“Whether ’tis nobler in the mind to suffer

The slings and arrows of outrageous fortune,

Or to take arms against a sea of troubles,

And by opposing end them?” (Shakespeare’s Hamlet, Act III Scene I)

In other words, if you have an employee on long term sick do you suffer the inconvenience and wait to see what happens or take action and dismiss? Perhaps not the use the Bard intended but a reasonable question nonetheless.

In a recent case, the Court of Appeal provided guidance on whether an employer can dismiss an employee on long term sick or whether they should wait a little longer. Ms O’Brien was dismissed on ill health capability grounds having been of sick with stress for over a year and it was uncertain when she would be fit to return to work. She appealed the decision to dismiss and on appeal produced a fit note from her doctor stating she was fit to return to work and a medical report from her psychologist stating she would make a full recover following a course of treatment. The employer didn’t accept the evidence and upheld the dismissal. The court found that decision to be unfair and discriminatory.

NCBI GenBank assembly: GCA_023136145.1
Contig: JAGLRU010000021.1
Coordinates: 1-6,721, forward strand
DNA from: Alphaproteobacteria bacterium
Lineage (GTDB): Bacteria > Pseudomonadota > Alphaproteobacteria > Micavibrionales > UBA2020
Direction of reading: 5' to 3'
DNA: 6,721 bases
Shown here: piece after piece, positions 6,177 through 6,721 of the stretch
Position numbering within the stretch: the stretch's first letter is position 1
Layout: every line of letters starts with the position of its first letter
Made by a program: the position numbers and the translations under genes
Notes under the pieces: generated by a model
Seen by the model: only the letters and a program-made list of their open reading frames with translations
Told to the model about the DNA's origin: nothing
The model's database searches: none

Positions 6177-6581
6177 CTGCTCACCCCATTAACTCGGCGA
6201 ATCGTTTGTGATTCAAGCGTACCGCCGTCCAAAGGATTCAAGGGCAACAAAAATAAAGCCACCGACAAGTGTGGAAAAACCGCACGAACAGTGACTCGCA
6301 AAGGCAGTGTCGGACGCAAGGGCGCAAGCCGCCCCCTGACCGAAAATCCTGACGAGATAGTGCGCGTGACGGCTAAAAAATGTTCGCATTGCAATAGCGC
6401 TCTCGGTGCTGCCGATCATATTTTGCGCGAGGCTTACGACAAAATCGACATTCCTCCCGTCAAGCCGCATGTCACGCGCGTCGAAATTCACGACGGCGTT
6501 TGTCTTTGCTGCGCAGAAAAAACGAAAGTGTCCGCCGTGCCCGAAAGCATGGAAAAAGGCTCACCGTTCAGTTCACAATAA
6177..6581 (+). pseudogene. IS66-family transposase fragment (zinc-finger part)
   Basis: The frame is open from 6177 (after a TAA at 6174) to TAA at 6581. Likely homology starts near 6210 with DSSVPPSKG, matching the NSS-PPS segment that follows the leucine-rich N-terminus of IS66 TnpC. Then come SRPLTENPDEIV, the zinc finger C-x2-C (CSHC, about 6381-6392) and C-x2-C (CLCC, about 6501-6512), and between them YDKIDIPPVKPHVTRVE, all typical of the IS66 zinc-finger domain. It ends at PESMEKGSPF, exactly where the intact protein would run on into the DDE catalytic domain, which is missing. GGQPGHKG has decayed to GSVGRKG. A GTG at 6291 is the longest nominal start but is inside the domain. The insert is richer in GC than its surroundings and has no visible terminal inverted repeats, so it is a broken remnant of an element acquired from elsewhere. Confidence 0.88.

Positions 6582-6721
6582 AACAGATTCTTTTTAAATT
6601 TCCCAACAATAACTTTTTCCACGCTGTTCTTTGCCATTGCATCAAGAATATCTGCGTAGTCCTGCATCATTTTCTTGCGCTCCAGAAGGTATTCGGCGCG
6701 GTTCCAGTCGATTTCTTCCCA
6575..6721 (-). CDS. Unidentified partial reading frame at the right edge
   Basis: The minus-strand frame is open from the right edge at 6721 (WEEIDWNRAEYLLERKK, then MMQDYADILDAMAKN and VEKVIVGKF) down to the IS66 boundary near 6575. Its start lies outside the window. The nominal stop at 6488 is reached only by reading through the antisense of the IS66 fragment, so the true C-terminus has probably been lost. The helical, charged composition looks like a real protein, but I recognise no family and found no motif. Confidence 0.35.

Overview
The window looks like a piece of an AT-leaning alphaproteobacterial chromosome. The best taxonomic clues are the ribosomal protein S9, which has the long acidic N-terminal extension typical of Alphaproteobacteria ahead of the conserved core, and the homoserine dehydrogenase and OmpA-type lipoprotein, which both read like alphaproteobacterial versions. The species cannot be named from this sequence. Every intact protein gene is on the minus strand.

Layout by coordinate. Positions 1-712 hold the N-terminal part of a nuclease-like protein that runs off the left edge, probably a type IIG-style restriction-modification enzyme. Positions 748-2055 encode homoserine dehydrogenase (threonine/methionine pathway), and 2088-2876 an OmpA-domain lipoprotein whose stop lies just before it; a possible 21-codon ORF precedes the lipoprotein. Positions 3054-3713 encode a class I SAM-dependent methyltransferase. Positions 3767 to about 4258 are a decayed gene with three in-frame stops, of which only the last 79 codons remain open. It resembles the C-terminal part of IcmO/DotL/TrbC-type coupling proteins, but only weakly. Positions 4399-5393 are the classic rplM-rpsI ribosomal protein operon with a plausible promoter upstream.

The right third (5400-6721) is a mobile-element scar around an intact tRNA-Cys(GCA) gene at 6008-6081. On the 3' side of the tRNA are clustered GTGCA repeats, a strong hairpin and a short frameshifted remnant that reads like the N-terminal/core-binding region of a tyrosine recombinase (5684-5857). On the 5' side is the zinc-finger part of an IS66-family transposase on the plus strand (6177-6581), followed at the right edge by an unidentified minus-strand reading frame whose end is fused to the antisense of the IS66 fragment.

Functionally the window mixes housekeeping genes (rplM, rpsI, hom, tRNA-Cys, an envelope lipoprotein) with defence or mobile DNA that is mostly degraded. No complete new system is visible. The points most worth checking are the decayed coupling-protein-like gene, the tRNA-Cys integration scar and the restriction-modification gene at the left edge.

The court made the following important observations, which employer’s should consider when making a decision whether to dismiss an employee on ill health capability grounds:

  • No matter how obvious it seems, employers must provide evidence on the impact that an employee’s continued absence is having on the organisation. This can include things such as cover arrangements, additional costs to the business or reallocation of work to colleagues. It’s advisable to include details of the business impact in a dismissal letter.
  • Medical evidence must not be ignored and, if new evidence is produced, further investigation should be made by an employer’s own occupational health or external medical advisers. This applies even if the evidence is provided at a late stage, is contradictory or unexpected.
  • Employers are not expected to wait forever to dismiss an employee on long term sick but they must be able to demonstrate why it was necessary to dismiss at that point in time.

So “Go wisely and slowly. Those who rush, stumble and fall.(Romeo and Juliet)

For further advice on how to address problems at work, then just give Howarths a call and one of our specialist and legally qualified team will be happy to discuss.

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